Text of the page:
Research Article of American Journal of Agricultural Research Comparison of Customary and Formal Tenure Systems in Benishangul Gumuz Regional State: A case of Assosa District Cheneke Atomsa Merga Bahirdar University Institute of land Though the global trend is to manage land through formal systems, still there is debate among scholars on importance of customary tenure systems and its treatment in modern land formalization. The study done in the study area also indicates the contradicting debate on both tenure systems, whether customary land tenure activities should recognized as it is or selectively in modern land formalization. However, their argument was not after studying and comparing both tenure systems simultaneously, making major problem needed to be identified in this study. Therefore, the study in this thesis aimed to assess and compare customary and formal tenure systems. Both descriptive and explanatory case study type of research was used in this study. Similarly, both qualitative and quantities data were collected from primary and secondary data sources. The primary data were collected by using different data collection tools like interview question, In-depth-key informant interview, focal group discussion and field observation. The survey data obtained from 360 house hold heads were analyzed by using SPSS (IBM-21) in which descriptive cross-tabulation model was mainly used. To compare means of continues variables, one –way ANOVA and descriptive system were also used. The study findings from House hold survey indicate significant variation between formal and customary tenure systems at (P< 0.05) and (P <0.01) based on socio-economic factors (except variation in sex and marital status (p > 0.05);land related explanatory variables like land accessibility, defining right, ensuring tenure security, legalization of land transfer and conflict reduction and resolution; and Local farmers ‘perception on importance of modern land formalization -that was positive in formalized tenure and negative in customary tenure ...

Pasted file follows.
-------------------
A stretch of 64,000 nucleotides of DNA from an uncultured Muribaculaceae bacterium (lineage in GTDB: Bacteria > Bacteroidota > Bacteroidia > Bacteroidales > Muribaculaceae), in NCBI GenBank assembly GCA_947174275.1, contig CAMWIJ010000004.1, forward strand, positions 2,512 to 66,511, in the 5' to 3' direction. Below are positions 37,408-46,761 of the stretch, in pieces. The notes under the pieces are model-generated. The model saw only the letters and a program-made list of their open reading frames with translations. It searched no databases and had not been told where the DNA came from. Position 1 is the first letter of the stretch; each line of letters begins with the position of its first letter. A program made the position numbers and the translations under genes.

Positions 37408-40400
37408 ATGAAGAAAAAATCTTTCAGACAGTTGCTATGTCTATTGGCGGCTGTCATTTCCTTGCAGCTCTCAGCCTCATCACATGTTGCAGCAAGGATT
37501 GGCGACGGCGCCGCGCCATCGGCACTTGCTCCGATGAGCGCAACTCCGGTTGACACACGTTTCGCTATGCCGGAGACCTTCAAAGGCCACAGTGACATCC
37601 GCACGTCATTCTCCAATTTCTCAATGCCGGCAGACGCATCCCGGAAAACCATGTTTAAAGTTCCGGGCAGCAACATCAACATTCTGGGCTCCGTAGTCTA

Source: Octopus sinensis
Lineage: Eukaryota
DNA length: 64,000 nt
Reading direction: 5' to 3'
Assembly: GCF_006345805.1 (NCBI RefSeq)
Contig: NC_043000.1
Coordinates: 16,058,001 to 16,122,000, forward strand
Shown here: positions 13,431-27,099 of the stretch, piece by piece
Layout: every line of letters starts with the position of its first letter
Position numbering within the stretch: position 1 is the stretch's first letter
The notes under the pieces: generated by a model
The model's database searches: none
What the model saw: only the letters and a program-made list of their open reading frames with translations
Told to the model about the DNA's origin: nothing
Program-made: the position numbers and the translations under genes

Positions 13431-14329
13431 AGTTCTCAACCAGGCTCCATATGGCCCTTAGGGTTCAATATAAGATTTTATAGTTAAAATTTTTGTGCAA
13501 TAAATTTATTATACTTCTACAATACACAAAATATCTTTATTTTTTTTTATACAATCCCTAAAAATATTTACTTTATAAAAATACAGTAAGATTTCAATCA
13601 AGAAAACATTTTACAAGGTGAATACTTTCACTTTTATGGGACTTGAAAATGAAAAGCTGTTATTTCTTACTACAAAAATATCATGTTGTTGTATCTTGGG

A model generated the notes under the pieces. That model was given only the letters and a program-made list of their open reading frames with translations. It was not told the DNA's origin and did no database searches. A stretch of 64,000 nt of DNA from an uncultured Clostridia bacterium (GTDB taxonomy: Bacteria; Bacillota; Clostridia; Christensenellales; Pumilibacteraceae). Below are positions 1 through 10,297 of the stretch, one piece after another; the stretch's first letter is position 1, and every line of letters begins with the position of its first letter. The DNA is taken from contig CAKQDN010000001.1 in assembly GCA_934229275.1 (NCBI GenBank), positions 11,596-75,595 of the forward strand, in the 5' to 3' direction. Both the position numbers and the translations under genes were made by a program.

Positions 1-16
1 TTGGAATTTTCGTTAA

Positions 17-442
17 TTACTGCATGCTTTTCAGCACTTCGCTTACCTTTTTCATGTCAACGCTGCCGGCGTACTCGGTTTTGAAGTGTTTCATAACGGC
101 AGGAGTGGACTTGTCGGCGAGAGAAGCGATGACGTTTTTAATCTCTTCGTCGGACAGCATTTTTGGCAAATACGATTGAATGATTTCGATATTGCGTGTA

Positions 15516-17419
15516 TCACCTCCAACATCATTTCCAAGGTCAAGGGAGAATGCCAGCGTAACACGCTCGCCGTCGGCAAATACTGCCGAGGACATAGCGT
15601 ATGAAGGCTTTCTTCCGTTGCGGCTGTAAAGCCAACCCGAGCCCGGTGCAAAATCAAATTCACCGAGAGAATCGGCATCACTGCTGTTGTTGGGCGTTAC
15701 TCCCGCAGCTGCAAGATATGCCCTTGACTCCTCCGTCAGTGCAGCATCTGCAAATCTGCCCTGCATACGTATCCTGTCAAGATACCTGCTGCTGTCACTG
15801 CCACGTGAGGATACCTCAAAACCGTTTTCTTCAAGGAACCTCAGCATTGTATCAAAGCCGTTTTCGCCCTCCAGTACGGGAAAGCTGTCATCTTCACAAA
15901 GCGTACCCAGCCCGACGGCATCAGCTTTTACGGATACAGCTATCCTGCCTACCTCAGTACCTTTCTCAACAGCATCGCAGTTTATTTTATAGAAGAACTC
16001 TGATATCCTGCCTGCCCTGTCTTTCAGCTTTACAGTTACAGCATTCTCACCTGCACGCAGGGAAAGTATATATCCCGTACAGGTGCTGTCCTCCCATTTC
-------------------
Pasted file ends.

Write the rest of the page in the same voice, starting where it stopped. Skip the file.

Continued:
Land accessibility, land titling, Land transfer, Land related disputes, and Local farmers’ perception